Story of the Song | Keeping a session before God comes – again

Story of the Song | Keeping a session before God comes – again

The crucifixion, death, resurrection and ascension of Jesus are marked between Good Friday and Easter Monday – April 14 and 17, respectively, this year. While not on a definite schedule (there were expectations in some quarters on the cusp of the year 2000), there is anticipation within the Christian community of a return by Jesus as graphically told in Revelation, the last book of the Bible.

A significant part of that return is “a new heaven and a new earth” (Revelation 21, verse 1, King James Version). Before that, there is the judgement, as told in Revelation 20, where verse 12 says: “And I saw the dead, small and great, stand before God, and the books were opened: and another book was opened, which is the book of life: and the dead were judged out of those things which were written in the book, according to their works.”

So what does dancehall do before the judgement? Keep a dance, of course, according to Colour Man in the 1980s as he deejayed about “keeping a session before God come”. With all the merriment, though, there is a fascination with the Armageddon – which is not, as commonly interpreted, a time, but the location of a colossal battle in the end times.

In Jamaican popular music it is pronounced Armageddeon, and one of Jah Cure’s early popular songs while he was still incarcerated speaks about that end-of-days conflict. The song is Troddin The Valley, that action a preparation for what is to come. He sings:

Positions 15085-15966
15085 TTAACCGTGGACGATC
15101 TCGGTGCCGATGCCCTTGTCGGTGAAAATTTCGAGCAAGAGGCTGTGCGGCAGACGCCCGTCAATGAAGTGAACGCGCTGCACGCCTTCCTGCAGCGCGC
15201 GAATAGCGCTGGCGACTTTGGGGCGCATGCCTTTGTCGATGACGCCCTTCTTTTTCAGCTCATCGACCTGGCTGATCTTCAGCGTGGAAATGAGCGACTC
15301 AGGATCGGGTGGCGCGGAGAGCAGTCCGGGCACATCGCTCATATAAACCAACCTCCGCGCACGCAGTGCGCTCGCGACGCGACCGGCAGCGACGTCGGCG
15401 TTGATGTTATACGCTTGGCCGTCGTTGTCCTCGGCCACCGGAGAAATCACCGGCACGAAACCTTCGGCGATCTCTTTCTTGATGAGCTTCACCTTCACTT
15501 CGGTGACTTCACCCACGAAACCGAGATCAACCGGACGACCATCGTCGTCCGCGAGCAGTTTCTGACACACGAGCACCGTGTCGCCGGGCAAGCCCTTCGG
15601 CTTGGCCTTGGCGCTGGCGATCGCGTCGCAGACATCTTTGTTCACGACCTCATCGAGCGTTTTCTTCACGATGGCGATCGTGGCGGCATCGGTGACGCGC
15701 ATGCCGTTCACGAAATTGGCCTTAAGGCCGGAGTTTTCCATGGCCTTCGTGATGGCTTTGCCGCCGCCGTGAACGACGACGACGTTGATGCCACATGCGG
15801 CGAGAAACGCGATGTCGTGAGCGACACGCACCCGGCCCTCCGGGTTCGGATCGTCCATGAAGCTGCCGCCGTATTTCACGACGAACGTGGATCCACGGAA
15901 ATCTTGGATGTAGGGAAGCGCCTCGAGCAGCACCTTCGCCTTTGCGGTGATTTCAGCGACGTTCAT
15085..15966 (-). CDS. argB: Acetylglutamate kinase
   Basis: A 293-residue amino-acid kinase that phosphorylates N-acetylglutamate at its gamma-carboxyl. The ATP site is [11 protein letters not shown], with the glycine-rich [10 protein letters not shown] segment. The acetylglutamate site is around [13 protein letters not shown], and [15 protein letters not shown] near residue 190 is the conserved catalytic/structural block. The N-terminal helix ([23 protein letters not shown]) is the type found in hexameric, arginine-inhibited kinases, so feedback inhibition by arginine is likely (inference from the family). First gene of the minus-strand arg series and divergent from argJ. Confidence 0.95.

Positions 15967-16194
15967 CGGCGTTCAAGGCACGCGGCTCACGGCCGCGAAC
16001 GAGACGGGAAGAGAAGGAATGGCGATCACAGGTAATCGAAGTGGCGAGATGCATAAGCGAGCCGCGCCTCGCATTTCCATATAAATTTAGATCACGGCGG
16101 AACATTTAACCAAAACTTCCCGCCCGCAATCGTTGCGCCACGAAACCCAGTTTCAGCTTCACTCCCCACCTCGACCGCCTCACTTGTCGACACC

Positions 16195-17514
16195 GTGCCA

“Troddin the valley and I never ever quit

Troddin the valley and I got to progress

Troddin the valley to keep myself fit

For this Armageddeon war

For this final war

This war is not so far away Jah

It’s just around the corner Jah Jah

So I man deh on ya

A smoke mi marijuana”

Willie Williams’s Armageddon Time also refers to battle, as he sings:

“A lot of people won’t get no supper tonight

A lot of people going to suffer tonight

Cause the battle is getting hotter

In this iration

Its Armageddeon”

He advises: “Remember to praise Jehovah/And he will guide you/In his iration/This Armageddeon.”

Capleton does not directly reference the Armageddon in Raggy Road, but he opens with an approximation of words from Revelation (adjusted to Rastafarianism), saying, “And I saw an I-ngel ascended from the east, having the seal of the living king, Emperor Haile Selassie the first the Most High. And he cried out in a loud voice … .”

Among the tracks on Bunny Wailer’s Blackheart Man album is Armagideon, which speaks about the happenings “inna iration”. After the detailing of Satan’s disruption and the resulting battles, Bunny Wailer ends on a note of optimism, singing, “The night is past, the day is come/I se Jah shining in the shining sun.”

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Published at Sun, 16 Apr 2017 05:00:00 +0000

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